Can you trust the following figures?
Yes, I hope. Here’s why.
The following figures are based on an online survey of Liberal Democrat members, using a similar methodology and set of security features to the survey I carried out in the last leadership election. That got the result almost spot on and performed better than other attempts to measure the contest.
After weeding out fake entries, attempted duplicate voting, ex-members and the like, 2,209 people completed the survey in full, including the leadership voting intention questions (which asked them to rank all 11 of the party’s MPs other than Tim Farron – a question design intended to ensure people gave thought to their answers rather than just picked a name or two and moved on).
Because of these sorts of protections, I’m confident that the poll isn’t in the voodoo poll category. But it is a self-selecting sample rather than a random or quota sample based on the full membership. To check the robustness of the figures, I’ve therefore used two safeguards in addition to knowing that the overall methodology worked last time.
One, I’ve checked the views of many Lib Dem members in the last few days separately from the survey to have a sanity check to compare against the survey. Those views are in line with the survey results.
Two, I’ve checked to see how different weighting of the survey would affect the results, e.g. if the figures were re-weighted based on the answers to the gender question or to how people voted in the 2015 leadership contest. The findings do not vary greatly within a reasonable range of weightings, with one possible caveat noted below. I’ve not weighted the actual figures in the end as up-to-date figures for some of the weightings are not available (yet) and knowing how accurately members recall how they voted in a previous leadership election is an area full of unknowns. (People do not report accurately how they voted in previous general elections when polled months or years afterwards so it is likely recall of a party leadership contest is similarly off.)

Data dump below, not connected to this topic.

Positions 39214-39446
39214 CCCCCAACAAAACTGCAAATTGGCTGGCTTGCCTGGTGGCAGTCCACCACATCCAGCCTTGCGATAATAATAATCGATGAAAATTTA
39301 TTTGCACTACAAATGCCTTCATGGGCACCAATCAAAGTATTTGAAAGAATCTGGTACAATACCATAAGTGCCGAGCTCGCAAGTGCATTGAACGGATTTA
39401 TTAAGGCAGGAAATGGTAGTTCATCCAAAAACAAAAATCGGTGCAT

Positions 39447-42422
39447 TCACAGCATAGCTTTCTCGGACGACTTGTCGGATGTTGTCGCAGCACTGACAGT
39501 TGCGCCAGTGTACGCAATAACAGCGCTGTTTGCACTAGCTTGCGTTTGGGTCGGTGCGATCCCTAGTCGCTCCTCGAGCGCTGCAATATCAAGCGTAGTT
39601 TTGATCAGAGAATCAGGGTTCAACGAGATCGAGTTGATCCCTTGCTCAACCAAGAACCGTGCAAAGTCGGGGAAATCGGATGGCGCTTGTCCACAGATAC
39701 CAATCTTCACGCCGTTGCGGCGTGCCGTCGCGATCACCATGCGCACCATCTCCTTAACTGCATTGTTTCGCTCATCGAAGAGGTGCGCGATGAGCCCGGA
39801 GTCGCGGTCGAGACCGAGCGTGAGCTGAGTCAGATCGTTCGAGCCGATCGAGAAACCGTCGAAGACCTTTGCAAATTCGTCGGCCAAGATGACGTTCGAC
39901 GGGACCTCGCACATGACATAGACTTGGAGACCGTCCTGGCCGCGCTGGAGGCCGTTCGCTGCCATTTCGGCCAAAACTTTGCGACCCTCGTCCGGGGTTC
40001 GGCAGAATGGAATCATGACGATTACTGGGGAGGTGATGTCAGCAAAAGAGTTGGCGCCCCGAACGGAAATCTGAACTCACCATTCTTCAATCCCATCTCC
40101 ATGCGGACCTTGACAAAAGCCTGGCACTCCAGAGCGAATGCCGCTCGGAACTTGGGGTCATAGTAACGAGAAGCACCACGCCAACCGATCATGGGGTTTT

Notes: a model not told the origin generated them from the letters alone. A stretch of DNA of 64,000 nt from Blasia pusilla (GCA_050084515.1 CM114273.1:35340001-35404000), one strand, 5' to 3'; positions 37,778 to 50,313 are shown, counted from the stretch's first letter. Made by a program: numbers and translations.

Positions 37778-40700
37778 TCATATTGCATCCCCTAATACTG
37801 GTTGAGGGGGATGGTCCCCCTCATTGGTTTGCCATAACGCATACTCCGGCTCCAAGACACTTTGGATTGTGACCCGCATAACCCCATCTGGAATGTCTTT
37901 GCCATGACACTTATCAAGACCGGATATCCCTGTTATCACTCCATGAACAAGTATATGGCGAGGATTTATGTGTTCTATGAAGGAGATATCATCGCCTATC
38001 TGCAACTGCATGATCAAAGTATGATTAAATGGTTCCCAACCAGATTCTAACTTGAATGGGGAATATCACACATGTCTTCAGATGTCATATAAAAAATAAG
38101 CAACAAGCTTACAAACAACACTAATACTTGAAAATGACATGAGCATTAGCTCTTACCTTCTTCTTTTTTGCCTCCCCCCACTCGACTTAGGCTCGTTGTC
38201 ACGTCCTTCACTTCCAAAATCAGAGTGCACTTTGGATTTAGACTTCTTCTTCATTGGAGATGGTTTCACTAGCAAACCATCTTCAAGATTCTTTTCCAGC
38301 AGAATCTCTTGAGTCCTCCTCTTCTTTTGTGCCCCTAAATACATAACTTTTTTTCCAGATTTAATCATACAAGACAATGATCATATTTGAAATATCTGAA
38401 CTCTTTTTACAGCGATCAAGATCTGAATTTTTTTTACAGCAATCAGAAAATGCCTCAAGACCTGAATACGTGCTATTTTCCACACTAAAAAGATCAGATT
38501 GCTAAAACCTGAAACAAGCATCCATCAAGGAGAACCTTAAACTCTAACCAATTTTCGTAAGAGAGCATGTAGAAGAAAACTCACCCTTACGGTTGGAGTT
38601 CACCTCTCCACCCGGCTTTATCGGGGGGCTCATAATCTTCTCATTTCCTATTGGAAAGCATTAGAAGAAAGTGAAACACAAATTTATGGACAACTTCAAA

There will most likely be another survey once the candidates are known and the contest underway. If so, that will be an attempt to predict who is going to win. This survey is more a scene-setter before the start of the race and for that later ‘prediction’ survey I’d revisit the question of weightings.